Identification of novel circulating human embryonic blood stem cells.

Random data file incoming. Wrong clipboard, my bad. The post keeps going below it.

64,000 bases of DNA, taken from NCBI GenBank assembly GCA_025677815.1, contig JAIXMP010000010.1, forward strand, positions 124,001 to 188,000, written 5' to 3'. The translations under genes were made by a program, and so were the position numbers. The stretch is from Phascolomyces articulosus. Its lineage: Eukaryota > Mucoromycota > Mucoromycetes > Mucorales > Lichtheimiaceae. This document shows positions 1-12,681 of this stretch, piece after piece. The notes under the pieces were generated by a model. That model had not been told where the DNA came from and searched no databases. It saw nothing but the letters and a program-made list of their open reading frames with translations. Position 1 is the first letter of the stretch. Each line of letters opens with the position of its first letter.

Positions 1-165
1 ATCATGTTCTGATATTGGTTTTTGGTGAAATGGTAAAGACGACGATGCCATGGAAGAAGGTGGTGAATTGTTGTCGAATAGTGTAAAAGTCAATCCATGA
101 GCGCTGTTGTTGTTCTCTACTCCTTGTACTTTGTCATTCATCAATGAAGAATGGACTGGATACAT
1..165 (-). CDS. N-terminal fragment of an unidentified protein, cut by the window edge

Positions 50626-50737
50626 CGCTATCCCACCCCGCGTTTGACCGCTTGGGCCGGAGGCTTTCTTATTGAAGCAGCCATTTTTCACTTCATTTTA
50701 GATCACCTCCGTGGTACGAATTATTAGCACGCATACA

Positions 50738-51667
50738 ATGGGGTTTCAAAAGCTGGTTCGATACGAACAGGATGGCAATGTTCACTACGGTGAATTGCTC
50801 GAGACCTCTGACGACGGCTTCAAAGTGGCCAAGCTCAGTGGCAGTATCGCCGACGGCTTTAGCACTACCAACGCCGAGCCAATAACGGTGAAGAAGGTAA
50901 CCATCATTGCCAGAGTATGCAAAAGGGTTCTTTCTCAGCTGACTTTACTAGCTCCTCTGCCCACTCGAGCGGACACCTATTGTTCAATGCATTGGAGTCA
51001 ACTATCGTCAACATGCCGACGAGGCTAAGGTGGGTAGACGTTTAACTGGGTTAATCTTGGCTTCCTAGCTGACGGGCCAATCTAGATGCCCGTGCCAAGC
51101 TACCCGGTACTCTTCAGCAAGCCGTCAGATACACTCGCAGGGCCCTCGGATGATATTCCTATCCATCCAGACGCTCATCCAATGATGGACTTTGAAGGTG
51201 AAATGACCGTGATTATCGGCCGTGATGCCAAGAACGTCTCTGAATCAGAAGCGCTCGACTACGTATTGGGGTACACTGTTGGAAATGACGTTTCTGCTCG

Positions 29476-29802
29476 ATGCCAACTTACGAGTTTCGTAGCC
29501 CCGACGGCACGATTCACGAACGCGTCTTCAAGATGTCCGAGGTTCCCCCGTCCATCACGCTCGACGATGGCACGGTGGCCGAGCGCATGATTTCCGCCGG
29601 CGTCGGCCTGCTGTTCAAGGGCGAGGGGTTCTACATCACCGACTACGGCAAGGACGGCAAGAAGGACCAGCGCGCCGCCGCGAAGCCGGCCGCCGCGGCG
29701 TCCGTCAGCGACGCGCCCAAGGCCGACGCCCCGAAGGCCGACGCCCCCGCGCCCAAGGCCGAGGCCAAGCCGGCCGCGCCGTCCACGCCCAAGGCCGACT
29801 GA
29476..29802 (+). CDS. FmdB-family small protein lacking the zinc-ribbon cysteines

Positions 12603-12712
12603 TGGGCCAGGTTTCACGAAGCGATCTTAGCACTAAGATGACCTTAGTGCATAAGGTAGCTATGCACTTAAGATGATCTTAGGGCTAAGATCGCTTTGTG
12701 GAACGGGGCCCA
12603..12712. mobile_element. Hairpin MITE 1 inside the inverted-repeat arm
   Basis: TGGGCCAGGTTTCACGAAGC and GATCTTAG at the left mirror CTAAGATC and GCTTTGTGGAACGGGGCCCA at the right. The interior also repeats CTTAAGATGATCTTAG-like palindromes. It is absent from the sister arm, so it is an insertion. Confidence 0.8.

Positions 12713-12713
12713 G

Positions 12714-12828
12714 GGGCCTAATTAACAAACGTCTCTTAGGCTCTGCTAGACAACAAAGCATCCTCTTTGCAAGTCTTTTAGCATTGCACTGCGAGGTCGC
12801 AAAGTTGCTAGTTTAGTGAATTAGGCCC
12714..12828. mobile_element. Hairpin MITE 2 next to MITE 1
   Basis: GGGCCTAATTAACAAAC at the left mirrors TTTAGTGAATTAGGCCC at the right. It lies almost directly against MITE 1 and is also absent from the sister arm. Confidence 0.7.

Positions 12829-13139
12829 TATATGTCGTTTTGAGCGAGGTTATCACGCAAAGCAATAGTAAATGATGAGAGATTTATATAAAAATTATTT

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Using murine models, primitive hematopoietic cells capable of repopulation have been shown to reside in various anatomic locations, including the aortic gonad mesonephros, fetal liver, and bone marrow. These sites are thought to be seeded by stem cells migrating through fetal circulation and would serve as ideal targets for in utero cellular therapy. In humans, however, it is unknown whether similar stem cells exist. Here, we identify circulating hematopoeitic cells present during human in utero development that are capable of multilineage repopulation in immunodeficient NOD/SCID (nonobese diabetic/severe combined immunodeficient) mice. Using limiting dilution analysis, the frequency of these fetal stem cells was found to be 1 in 3.2 x 10(5), illustrating a 3- and 22-fold enrichment compared with full-term human cord blood and circulating adult mobilized-peripheral blood, respectively. Comparison of in vivo differentiation and proliferative capacity demonstrated that circulating fetal stem cells are intrinsically distinct from hematopoietic stem cells found later in human development and those derived from the fetal liver or fetal bone marrow compartment at equivalent gestation. Taken together, these studies demonstrate the existence of unique circulating stem cells in early human embryonic development that provide a novel and previously unexplored source of pluripotent stem cell targets for cellular and gene-based fetal therapies. (Blood. 2000;96:1740-1747)
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